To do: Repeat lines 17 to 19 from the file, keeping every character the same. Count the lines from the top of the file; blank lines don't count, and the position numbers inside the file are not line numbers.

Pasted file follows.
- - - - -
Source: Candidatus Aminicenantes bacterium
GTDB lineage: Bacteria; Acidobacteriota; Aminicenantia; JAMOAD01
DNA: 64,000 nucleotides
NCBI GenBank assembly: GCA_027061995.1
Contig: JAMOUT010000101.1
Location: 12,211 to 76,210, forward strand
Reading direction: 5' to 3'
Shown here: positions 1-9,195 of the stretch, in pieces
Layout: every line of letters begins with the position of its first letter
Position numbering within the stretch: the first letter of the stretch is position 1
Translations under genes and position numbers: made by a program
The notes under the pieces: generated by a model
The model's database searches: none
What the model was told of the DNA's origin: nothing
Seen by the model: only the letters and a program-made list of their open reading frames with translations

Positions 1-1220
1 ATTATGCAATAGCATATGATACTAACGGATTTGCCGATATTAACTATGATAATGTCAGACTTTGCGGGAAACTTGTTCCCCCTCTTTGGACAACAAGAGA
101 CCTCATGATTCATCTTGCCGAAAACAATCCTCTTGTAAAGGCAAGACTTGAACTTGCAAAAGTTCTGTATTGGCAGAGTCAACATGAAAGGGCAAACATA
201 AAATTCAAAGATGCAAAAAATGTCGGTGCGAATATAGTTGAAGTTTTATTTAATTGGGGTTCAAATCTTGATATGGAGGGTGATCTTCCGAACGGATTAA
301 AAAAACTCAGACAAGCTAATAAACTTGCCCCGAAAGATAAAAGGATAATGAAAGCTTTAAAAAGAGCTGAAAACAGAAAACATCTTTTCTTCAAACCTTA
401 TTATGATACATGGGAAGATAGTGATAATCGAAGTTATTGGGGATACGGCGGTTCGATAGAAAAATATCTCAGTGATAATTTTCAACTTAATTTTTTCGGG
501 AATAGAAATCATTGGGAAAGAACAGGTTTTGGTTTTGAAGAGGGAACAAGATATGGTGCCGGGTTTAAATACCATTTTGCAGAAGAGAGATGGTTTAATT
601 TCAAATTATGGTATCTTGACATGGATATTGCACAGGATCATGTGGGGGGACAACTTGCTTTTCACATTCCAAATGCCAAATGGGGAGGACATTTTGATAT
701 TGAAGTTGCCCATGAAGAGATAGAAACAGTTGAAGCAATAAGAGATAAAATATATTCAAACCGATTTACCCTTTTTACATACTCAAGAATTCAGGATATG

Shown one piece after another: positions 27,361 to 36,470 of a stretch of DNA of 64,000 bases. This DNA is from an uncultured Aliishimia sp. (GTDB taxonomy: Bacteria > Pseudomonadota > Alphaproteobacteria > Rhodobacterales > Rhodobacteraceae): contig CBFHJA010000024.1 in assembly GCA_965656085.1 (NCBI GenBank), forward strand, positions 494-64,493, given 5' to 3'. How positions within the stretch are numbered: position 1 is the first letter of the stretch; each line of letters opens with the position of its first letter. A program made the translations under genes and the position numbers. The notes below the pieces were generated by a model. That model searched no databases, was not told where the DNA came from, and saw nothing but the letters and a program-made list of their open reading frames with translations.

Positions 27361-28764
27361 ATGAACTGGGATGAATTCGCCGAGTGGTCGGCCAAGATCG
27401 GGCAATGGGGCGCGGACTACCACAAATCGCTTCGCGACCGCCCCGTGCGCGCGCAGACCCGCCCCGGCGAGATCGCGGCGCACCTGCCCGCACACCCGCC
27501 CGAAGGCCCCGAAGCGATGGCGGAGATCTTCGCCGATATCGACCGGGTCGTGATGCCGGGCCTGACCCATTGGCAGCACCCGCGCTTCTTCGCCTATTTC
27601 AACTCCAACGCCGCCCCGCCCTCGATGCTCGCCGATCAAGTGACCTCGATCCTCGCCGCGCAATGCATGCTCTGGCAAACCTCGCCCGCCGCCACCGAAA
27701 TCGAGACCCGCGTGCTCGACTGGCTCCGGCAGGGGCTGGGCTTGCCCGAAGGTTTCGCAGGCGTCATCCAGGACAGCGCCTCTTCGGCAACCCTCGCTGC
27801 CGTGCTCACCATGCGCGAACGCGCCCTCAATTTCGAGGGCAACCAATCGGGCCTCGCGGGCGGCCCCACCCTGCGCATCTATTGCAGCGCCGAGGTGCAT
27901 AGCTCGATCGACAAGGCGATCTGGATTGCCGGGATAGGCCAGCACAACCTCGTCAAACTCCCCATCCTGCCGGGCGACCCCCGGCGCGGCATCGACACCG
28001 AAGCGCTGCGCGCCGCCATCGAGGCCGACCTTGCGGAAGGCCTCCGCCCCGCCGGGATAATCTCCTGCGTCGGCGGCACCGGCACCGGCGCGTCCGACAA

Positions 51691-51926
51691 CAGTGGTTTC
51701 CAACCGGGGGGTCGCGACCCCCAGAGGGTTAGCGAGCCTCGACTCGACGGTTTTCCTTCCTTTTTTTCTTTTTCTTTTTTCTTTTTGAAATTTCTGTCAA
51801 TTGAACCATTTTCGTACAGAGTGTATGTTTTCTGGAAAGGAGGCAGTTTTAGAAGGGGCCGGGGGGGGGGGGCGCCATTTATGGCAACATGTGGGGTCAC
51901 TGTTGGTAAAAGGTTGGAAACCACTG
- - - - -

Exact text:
1 ATTATGCAATAGCATATGATACTAACGGATTTGCCGATATTAACTATGATAATGTCAGACTTTGCGGGAAACTTGTTCCCCCTCTTTGGACAACAAGAGA
101 CCTCATGATTCATCTTGCCGAAAACAATCCTCTTGTAAAGGCAAGACTTGAACTTGCAAAAGTTCTGTATTGGCAGAGTCAACATGAAAGGGCAAACATA
201 AAATTCAAAGATGCAAAAAATGTCGGTGCGAATATAGTTGAAGTTTTATTTAATTGGGGTTCAAATCTTGATATGGAGGGTGATCTTCCGAACGGATTAA